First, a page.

I think, despite constant inner anxiety, there are probably many ways I seem outwardly fearless (possibly even powerful) to others. I have done many things in my life that have required a great deal of courage. I have practiced being courageous often enough to realize that in courage, it's not that you don't feel fear, it's that there is no room or time for fear.
Tonight, as I end this post and try to get over myself and my anxiety about this little routine procedure tomorrow, I'm thinking of my beautiful friend Charin, who around the same time tomorrow, will be going in for surgery to have her kidney removed. She has been diagnosed with cancer -- but this surgery will get rid of it all. This is not the first "worst" Charin has faced in her life, by a long shot. I dare say this is not even one of the worst "worsts" she's faced. And she is facing this diagnosis, this surgery, as she seems to have faced every damn thing in her life: with relentless courage and good cheer. Her smile gives me confidence. Her fearlessness steadies my nerves.
For the past couple of months, my family has been writing gratitudes every day (most days) somewhere between dinner & bedtime. We each write three, share them then put them in the gratitudes jar. It occurs to me now that gratitude is one of the opposites of fear. I am grateful for the additional thirty years I had with my mother. I am grateful --so grateful-- for the health of my two amazing children. I am grateful that my brother Mitchell and I became close in the last few years of his life. I am grateful that my dear friend Charin's cancer is treatable/removable. I am grateful for being outside all day in the beautiful sunshine today after a long, burdensome winter. I am grateful for the man I love who makes me feel truly safe when he's around. I am grateful that he likes to dance. I am grateful that he likes to sing karaoke. I am grateful that his steady, graceful nature doesn't allow my fear much room to grow. I am grateful that he and my sister and my friends are always there to remind me of myself and the fact that, like us all, I am so much more than my fears.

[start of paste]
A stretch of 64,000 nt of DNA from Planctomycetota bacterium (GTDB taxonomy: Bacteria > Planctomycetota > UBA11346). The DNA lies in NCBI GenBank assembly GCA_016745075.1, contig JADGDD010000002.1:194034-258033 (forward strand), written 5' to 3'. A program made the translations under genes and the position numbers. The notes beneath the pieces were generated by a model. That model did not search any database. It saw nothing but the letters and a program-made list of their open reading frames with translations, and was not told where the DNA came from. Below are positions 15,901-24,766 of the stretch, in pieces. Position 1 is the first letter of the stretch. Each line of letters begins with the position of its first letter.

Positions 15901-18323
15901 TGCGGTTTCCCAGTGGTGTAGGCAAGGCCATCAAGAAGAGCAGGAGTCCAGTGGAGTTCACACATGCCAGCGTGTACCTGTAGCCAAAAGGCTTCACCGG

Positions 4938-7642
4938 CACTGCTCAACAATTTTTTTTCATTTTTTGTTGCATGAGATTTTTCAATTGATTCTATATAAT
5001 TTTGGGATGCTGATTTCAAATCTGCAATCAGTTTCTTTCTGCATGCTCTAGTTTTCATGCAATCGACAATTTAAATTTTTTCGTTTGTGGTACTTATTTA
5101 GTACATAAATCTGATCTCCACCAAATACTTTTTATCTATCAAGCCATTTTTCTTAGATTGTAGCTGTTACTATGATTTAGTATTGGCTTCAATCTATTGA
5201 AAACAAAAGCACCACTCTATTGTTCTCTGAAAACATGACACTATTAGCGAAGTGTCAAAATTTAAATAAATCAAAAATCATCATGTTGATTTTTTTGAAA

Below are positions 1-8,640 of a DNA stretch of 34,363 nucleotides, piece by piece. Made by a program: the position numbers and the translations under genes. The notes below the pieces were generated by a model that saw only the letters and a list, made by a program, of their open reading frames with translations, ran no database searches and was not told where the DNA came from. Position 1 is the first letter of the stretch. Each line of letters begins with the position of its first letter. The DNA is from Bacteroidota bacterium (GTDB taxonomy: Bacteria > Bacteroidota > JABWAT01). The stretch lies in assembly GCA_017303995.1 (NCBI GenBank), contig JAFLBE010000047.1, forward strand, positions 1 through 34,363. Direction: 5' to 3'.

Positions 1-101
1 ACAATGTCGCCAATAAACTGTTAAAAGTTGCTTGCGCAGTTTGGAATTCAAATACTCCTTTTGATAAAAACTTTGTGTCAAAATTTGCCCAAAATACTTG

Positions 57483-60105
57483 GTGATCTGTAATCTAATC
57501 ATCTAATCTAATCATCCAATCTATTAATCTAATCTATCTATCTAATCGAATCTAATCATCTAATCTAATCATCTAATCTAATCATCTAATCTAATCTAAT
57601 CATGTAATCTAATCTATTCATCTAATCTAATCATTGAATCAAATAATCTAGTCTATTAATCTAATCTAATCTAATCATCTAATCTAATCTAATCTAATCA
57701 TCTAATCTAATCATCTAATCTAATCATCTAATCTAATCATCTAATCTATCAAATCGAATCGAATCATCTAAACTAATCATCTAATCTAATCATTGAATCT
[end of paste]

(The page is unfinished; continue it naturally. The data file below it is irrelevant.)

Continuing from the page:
Another opposite of fear is love. MoJo's Kitchen strives to cook and eat with love, when we can. We also think, lately, that it's a good idea to let the people we love know how much we love them every chance we get. In this way, our lives become the moments we are loving others and cease to be unlived moments waiting in fear of losing them.